April 2012


Jerusalem Zoo

Jerusalem Zoo

.

.

.

I had planned a trip to the zoo with my friend, Marallyn. Sadly, that hasn’t worked out yet. However, I found some photos hubby took years ago when the children were small.

.

.

.

.

.

Jerusalem Zoo

The Tisch Family Zoological Gardens started out in 1940 as the Jerusalem Biblical Zoo. The current location has been open since 1993 and stretches over 62 beautifully landscaped acres.

Jerusalem Zoo

With this post, I come to the end of the A-Z Challenge. It has been fun but exhausting! I hope those of you who found me through it will come back. Sometimes I blog about Jerusalem. Other times I blog about writing, or social anxiety, or bullying, or anything else I feel like talking about.

Jerusalem Zoo

Yad Vashem - Memorial to Holocaust Victims

I can’t do better than to quote from the website:

As the Jewish people’s living memorial to the Holocaust, Yad Vashem safeguards the memory of the past and imparts its meaning for future generations. Established in 1953, as the world center for documentation, research, education and commemoration of the Holocaust, Yad Vashem is today a dynamic and vital place of intergenerational and international encounter.

The Church of the Holy Sepulchre

I have to admit I had a bit of trouble with X. Until I discovered Xanadu.

Xanadu, or Shangdu, isn’t actually in Jerusalem. It’s not even anywhere near Jerusalem. It’s in Inner Mongolia, China.

But… there’s a link. Marco Polo, the Venetian explorer (or should that be x-plorer?) is alleged to have made a journey from the Church of the Holy Sepulchre in Jerusalem to Xanadu.

So what?

Good question. I don’t have an answer. I suppose in the 13th century it would have been a fairly difficult journey.

Anyway, it gives me an X word and an opportunity to post a couple of pictures of the Church of the Holy Sepulchre.

The Church of the Holy Sepulchre

Two places today. I couldn’t leave either of them out.

The Western Wall (or Wailing Wall) is the holiest site in Judaism. It is a remnant of the ancient wall that surrounded the Second Temple, and is known to have been a site for prayer and pilgrimage since the 4th century.

Western Wall

Montefiore's Windmill

The windmill in the Mishkenot Sha’ananim neighbourhood was built in 1857 by the British Jewish philanthropist, Sir Moses Montefiore. Unfortunately, Sir Moses and friends failed to take local conditions into account. The mill was hardly used, mainly because there was not enough wind on most days. Now (or at least until recently) it houses displays showing the achievements of Sir Moses Montefiore.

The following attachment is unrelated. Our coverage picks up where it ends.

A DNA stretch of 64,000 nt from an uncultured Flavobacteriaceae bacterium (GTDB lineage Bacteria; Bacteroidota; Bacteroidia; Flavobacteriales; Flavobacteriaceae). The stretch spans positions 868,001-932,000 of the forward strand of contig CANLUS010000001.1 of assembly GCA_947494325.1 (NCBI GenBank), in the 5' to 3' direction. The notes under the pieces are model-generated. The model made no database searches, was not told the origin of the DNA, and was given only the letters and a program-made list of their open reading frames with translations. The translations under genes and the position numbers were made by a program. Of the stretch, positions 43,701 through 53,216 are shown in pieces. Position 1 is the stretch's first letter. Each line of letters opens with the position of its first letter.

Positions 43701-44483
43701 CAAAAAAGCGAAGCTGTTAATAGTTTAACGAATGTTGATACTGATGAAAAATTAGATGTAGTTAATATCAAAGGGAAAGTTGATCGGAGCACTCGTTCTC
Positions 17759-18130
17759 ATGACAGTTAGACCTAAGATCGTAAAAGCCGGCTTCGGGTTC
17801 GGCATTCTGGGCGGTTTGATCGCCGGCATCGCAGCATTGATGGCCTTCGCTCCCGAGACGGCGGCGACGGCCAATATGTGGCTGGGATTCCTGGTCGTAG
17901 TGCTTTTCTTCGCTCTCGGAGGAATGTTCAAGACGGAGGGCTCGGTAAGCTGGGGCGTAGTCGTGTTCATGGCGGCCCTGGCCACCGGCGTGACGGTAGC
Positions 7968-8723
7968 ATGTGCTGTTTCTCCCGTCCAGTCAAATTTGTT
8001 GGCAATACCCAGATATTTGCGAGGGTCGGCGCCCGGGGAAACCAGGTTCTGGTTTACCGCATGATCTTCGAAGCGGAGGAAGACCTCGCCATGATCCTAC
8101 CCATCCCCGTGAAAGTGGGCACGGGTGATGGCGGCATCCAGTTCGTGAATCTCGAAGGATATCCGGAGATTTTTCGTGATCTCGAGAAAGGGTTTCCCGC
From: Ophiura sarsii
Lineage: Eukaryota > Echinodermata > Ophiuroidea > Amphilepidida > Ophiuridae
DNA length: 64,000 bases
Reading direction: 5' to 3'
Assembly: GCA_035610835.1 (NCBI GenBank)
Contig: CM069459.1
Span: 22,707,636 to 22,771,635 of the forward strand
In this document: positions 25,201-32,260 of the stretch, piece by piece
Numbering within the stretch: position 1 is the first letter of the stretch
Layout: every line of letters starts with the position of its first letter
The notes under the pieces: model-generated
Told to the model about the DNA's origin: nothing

The windmill is currently undergoing renovation. Apparently they’re turning it back into a working mill.

Fortunately, we have an older photo.

Montefiore's Windmill

Via Dolorosa

The Via Dolorosa is a street in the Old City of Jerusalem, believed to be the path that Jesus walked on the way to his crucifixion. Its name means “Way of Grief” or “Way of Suffering”. The route is traversed by many processions throughout the year and particularly at Easter.

I had fun with the sonnet, so I thought I’d try again. This time I have to write 107 words including:

….I’m exhausted. Shut the door behind you….

Here goes….

He’s making for the door. I don’t blame him, but I was looking forward to this evening so much.

Work was a nightmare today. Then I had to dump everything and rush to collect the kids and Tom had broken his finger so I dragged them all to the hospital, then home for homework and food and stopping them from fighting and they wouldn’t go to bed and I nagged and threatened.

I prepared the meal in a hurry. We ate in silence. I was tired.

And now I can’t keep my eyes open. I’m exhausted. “Shut the door behind you,” I mumble. I think it banged.

Hebrew University - Givat Ram campus

The Hebrew University opened in 1925. From 1948, the Mount Scopus campus was cut off from West Jerusalem and another campus was built in Givat Ram. Now both are used by the 22,000 students.

Next Page »